Celebrating Mexican-American Journalist Jovita Idár

Source: The New York Times / Image: General Photograph Collection/ UTSA Libraries Special Collections​​

This morning’s Google Doodle is honoring Mexican-American journalist, political activist, and civil rights worker Jovita Idár.

I confess that I had never heard about Jovita until this morning, which makes me wonder—how many stories about our ancestors have I not read about?

As a little girl, I was a voracious reader, but I always found it difficult to prepare for biography projects.

The shelves were always stacked with notable figures like George Washington and Princess Diana, but I never found stories about people I could relate to or who understood what it was like to grow up being Mexican-American in the United States.

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After reading about Jovita, I got emotional thinking about the fact that it took thirty years for me to hear her story.

This is just one of the many reasons I am so committed to continue working on Mexico In My Pocket. As a community, I feel like we have a responsibility to make sure our stories aren’t erased and that they are preserved for years to come.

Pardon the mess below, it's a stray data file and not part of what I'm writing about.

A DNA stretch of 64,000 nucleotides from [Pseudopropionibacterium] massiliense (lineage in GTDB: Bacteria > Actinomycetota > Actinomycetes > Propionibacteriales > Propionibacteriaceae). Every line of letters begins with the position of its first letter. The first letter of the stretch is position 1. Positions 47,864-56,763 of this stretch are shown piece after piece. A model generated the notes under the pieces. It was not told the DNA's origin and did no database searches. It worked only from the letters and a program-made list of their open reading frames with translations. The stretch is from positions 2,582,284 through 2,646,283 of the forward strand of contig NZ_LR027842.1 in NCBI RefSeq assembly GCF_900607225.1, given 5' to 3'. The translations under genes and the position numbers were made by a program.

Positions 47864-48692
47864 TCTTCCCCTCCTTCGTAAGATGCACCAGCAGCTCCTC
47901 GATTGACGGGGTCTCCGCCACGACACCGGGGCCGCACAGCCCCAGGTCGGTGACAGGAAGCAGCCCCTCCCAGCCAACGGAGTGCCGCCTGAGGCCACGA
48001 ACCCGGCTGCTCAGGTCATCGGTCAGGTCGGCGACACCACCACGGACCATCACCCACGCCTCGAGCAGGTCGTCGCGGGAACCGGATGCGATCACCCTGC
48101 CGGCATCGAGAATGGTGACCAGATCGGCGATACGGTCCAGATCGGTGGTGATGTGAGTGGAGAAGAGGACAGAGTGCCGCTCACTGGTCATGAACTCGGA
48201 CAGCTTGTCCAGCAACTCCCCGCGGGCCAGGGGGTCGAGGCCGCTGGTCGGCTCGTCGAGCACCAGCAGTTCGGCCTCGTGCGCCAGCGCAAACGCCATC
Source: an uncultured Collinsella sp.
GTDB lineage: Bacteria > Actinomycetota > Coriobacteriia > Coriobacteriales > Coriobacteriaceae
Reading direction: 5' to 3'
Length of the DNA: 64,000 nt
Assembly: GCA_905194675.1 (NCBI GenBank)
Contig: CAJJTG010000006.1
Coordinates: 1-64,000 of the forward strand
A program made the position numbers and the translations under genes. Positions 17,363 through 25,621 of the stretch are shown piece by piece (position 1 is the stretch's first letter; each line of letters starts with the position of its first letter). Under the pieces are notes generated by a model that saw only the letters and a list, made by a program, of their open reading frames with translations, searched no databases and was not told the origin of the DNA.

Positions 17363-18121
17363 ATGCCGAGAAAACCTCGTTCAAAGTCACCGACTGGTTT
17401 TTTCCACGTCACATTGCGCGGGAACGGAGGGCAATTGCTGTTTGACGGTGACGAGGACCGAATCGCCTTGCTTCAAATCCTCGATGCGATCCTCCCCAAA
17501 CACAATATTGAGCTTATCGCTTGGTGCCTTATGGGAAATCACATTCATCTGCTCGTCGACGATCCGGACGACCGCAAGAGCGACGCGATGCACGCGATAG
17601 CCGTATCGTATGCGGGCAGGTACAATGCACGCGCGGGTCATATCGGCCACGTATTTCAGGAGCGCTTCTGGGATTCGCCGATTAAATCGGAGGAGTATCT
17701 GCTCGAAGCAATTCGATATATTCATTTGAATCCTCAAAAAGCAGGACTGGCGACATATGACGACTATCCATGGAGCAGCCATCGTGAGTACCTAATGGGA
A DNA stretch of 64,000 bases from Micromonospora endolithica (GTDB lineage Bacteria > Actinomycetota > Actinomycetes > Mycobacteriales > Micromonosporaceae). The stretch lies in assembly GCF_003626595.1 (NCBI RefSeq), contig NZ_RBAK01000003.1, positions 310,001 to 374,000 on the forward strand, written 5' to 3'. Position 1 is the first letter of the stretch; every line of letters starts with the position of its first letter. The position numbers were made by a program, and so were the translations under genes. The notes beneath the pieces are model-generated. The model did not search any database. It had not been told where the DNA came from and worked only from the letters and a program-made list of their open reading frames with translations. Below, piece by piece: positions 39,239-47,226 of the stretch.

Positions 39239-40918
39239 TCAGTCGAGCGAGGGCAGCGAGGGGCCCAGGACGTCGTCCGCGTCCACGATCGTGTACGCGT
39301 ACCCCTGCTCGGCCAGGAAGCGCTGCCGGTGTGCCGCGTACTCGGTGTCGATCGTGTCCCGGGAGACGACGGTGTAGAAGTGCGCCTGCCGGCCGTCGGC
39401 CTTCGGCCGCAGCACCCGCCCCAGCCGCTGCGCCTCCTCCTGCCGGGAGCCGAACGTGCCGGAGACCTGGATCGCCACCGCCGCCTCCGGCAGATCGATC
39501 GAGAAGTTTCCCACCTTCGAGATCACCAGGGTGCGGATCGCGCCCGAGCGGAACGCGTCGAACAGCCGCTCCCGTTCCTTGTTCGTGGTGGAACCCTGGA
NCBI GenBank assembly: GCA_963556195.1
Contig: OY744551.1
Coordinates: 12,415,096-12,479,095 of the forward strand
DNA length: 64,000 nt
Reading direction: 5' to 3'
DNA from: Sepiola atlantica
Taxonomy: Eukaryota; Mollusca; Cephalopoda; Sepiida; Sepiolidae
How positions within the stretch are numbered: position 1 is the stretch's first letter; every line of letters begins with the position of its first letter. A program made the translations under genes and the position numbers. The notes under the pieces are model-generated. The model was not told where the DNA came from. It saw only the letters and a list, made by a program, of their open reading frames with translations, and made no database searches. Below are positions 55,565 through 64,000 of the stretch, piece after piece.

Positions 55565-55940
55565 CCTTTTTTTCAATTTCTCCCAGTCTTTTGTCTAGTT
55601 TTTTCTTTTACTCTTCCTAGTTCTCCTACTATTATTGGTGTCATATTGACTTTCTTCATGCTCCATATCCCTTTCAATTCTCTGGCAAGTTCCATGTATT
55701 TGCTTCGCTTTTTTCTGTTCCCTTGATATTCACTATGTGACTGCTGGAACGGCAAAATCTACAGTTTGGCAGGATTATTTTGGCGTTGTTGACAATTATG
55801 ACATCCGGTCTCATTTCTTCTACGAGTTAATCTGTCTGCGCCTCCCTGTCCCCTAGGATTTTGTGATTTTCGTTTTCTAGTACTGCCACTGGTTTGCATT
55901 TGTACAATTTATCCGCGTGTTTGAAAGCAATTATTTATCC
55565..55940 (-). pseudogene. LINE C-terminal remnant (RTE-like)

Jovita was known for promoting the rights of Mexican-Americans and women. She was passionate about preserving Mexican culture in South Texas and she wasn’t afraid to fight for First Amendment rights.

Source: Google.com​​

In 1914, the Texas Rangers were furious after the newspaper where she worked published an editorial criticizing President Woodrow Wilson.

The rangers showed up outside of El Progreso’s newspaper office with the intent of shutting it down, but Jovita blocked them from entering and argued that silencing the newspaper would violate its constitutional First Amendment rights.

As a Mexican-American journalist myself, I am so passionate about our First Amendment rights and am so grateful to Jovita for having the courage to speak up and to publish stories during a time when it was common to see signs in restaurants that said “No Negroes, Mexicans, or dogs allowed.” 

Gracias Jovita, your legacy lives on and we will continue to share your story with others.

To learn more about Jovita’s story, click here.

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About the Author


Mexican-American journalist, former national news producer, and graduate of Boston College and Columbia University School of Journalism. Her mission is to shed more light on the beauty and traditions of Mexican culture. This website is dedicated to her grandmothers, Tita Susana and Tita Lupita, who taught her to be proud of her heritage and to always remember where her ancestors came from.

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